In a nutshell I think the K70 offers far more "bang for the buck" and at least I would still chose the K70 over the KP, even if they were the exact same price.

All "nitpicks", but you DID ask

Last edited by Oktyabr; 12-26-2018 at 03:36 PM.
12-26-2018, 03:34 PM   #18
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QuoteOriginally posted by Oktyabr Quote
There is no production cost advantage to NOT having said features, when it was obvious that far inferior hardware (CPU) and code was capable of such a decade ago. Does the K70 *need* it? Of course not! No camera does, if you know how to use it properly. Personally I'll take the articulated screen of the K70 over having such "flagship" features in the KP or the K1, and their assorted shortcomings.
As has already been said, the K-70 is the latest member of the K-n0 line, so this was not a case their removing things the line has always had, but a failure to add one more feature that has never been in that line. I am glad that you like the articulated screen - I like the tilting screen on my KP, which fits my needs much better.
12-26-2018, 03:46 PM - 1 Like   #19
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QuoteOriginally posted by Oktyabr Quote
Of course both of you are right, but it still makes no sense to force a customer to choose between two models on such a "nitpicky" "feature". I've said it before and I'll say it again... If Pentax came out with a model that combined all the guts (chip, code, software "features", etc.) from the KP stuffed into the body of the K-70, I would buy it in a heartbeat. I imagine such a model would outsell both these two current models, combined.

K70 vs KP: The K70 does indeed have "scene" modes (there is no design prohibition to including them on the KP), it's lighter, slightly more compact, has a better grip (subjective, I know, but the grips on the KP are rarely raved about), has TWICE the flash range, faster startup, on-sensor phase detect(!), dedicated HDMI out port, and while it's true that the KP is faster, shooting bursts of either JPG or RAW (7 vs 6), the K70 has significantly better buffering under such conditions (not "slightly"), and a significantly lower price. Last but not least, rather than substitute in a less capable live view for durabilities' sake, how about they just design a sturdy one in the first place? I'm honestly not convinced that the metal tip-out frame found on the display of the KP/K1 is all that sturdy looking either, when it comes down to it, *especially* when you consider that a feature of the K70 display is that the screen can be flipped entirely around to face the back of the body, further protecting the display. Obviously not so on the KP (and the K1). Or offer an extended warranty to cover such mishaps?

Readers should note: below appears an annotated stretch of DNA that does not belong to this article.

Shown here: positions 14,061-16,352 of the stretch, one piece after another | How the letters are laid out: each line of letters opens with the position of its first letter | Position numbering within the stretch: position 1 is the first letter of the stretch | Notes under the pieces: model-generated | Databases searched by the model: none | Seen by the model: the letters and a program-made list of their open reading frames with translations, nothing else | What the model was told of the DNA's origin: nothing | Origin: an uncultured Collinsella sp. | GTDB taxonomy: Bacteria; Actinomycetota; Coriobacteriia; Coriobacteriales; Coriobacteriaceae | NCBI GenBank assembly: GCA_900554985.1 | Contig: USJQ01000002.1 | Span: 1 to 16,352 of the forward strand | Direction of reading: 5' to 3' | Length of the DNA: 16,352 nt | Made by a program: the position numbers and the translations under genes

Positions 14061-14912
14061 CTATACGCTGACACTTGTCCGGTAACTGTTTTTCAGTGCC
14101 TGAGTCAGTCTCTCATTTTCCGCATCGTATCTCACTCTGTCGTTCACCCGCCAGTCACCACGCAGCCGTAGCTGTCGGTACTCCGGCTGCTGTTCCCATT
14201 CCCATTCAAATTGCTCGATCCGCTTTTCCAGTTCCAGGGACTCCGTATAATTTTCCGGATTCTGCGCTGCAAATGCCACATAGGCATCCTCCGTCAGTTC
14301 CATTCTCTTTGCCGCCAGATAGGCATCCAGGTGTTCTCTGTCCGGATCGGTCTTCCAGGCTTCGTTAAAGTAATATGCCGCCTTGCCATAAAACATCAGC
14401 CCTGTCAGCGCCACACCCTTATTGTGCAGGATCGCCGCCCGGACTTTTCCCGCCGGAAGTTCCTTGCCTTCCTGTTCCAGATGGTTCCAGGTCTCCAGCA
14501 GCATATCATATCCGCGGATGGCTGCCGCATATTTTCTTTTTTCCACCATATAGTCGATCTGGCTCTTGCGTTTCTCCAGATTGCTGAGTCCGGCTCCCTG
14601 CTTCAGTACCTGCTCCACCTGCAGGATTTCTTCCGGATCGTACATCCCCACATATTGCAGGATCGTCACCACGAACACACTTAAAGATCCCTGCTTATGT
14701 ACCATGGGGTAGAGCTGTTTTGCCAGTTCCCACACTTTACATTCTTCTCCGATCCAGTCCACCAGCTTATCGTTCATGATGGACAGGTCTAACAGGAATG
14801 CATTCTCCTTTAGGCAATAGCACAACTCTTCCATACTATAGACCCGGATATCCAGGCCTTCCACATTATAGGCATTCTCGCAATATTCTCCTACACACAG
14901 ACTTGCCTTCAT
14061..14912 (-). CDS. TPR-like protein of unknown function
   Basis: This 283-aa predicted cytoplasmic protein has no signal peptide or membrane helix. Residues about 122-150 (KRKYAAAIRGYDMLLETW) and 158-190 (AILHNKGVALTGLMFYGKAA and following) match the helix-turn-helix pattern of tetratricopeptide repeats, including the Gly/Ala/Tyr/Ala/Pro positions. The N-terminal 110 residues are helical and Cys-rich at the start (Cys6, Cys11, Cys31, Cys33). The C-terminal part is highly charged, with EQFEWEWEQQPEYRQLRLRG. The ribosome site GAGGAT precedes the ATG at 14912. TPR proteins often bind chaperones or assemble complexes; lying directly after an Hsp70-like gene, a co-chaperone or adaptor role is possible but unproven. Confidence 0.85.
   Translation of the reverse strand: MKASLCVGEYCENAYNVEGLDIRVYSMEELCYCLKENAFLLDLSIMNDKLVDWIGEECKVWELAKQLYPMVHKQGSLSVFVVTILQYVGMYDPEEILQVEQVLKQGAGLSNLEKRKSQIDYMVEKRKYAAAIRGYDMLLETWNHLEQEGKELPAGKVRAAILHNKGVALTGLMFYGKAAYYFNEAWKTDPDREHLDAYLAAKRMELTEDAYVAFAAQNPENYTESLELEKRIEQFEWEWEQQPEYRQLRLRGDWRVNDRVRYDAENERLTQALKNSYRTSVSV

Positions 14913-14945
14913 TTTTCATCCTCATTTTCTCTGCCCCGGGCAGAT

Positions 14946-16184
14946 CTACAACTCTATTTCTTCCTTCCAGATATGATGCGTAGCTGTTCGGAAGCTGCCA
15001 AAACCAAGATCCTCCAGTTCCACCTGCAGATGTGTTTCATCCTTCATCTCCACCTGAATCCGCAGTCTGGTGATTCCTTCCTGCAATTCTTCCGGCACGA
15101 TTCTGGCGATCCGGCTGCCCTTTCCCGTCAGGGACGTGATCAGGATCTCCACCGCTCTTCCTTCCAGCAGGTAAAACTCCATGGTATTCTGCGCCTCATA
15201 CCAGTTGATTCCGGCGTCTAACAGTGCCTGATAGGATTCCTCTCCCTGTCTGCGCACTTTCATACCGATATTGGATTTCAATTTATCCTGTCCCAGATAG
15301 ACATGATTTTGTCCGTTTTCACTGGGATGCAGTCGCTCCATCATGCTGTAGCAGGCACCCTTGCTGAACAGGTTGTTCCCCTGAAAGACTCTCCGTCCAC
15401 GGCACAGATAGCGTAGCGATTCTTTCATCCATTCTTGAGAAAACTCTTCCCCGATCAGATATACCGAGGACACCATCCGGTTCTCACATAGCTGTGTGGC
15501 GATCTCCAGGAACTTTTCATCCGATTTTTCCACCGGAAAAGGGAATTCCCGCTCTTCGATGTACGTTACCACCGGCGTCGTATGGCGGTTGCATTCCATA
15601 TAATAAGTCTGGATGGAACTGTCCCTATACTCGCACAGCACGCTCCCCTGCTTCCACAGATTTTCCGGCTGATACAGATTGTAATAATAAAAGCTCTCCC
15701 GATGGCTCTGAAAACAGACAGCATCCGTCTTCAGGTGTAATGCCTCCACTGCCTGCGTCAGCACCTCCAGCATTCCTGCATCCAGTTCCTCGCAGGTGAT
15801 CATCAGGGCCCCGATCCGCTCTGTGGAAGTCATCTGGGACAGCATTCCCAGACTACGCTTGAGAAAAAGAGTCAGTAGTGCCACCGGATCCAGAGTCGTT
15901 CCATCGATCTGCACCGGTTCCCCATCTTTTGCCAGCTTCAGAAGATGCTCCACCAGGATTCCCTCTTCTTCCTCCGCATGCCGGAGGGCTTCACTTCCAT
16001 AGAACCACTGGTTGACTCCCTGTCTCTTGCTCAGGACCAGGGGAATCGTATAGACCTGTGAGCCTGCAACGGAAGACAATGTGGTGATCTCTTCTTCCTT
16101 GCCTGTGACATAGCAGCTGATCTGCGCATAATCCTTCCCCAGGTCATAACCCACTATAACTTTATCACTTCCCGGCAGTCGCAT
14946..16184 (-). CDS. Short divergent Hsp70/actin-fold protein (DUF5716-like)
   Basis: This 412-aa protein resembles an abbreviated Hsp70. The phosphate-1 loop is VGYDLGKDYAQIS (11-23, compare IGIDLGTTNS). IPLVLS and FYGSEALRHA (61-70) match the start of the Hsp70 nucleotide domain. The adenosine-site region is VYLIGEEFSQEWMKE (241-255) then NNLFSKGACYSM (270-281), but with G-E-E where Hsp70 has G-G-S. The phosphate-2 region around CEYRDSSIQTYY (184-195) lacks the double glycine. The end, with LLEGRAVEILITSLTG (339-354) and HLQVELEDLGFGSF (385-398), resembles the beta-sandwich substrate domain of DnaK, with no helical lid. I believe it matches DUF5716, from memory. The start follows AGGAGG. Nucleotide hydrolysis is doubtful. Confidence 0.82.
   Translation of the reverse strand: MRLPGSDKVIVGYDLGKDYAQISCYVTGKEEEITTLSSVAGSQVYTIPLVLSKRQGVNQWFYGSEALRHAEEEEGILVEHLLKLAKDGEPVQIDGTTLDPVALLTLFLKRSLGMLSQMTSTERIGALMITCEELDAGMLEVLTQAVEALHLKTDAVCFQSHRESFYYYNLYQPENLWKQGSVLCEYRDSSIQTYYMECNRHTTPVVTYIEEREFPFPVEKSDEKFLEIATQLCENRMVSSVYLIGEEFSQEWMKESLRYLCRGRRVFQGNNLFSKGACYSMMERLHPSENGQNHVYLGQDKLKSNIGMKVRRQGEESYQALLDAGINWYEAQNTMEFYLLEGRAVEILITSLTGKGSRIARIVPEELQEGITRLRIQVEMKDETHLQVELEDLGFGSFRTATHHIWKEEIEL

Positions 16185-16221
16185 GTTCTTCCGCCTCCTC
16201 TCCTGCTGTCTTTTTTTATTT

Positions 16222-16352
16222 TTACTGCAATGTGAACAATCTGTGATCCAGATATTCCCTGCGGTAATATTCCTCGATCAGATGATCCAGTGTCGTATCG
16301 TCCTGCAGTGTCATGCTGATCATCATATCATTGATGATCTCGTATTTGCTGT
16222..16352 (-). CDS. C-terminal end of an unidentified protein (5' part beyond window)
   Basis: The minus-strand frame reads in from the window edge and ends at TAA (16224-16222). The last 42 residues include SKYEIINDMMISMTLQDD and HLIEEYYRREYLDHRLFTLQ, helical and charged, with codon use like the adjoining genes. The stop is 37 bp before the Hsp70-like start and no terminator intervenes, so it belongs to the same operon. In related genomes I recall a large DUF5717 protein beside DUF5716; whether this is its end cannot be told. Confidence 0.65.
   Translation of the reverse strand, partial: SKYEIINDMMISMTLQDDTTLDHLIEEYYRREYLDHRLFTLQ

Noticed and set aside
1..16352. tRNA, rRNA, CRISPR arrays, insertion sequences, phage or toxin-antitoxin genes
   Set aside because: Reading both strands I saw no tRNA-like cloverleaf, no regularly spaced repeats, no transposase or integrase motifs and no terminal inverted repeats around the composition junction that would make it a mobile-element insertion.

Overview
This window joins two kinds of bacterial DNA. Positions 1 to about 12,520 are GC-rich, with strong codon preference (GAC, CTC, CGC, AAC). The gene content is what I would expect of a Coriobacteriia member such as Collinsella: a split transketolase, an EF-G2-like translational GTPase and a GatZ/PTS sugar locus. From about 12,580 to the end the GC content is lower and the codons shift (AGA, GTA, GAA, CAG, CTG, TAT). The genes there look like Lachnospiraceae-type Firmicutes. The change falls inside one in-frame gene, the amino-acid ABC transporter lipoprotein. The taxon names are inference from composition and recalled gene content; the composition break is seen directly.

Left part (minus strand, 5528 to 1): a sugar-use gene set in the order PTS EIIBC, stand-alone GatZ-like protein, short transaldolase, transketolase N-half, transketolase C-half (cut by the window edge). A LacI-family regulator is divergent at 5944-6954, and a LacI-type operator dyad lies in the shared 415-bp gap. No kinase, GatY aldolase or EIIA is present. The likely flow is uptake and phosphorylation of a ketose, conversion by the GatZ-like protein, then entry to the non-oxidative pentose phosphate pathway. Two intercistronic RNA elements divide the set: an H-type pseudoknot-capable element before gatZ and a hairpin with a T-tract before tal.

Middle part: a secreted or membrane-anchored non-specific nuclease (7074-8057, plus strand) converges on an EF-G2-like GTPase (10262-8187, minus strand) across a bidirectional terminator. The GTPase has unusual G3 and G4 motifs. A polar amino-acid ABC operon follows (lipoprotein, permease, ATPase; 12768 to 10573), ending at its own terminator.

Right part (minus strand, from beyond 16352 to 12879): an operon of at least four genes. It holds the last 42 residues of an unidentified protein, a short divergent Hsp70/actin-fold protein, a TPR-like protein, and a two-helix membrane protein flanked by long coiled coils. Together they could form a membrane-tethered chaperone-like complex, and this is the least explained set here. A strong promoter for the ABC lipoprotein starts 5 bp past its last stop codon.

All "nitpicks", but you DID ask
I paid $700 for my KP, which is not much more than the K-70, but I like the camera much more. I like the build quality much more - weight difference is a one result of 'build quality' {body has metal frame}; and I have yet to see anyone question the KP's aperture control, but already several people have raised questions about aperture control on two+ year old K-70 cameras. I love the small grip on the KP {count this as one rave for it }. Most people who prefer the articulated screen are shooting either video or 'selfies'. I use the flip-down screen when taking 'discrete' photos {'street photography'} - the subject sees me looking down at the camera, but doesn't see the screen {which is hidden by the camera body} .... an articulated screen would stick out like a sore thumb. And I absolutely love the design of my 'silver' model .... reminds me so much of my beloved Super Program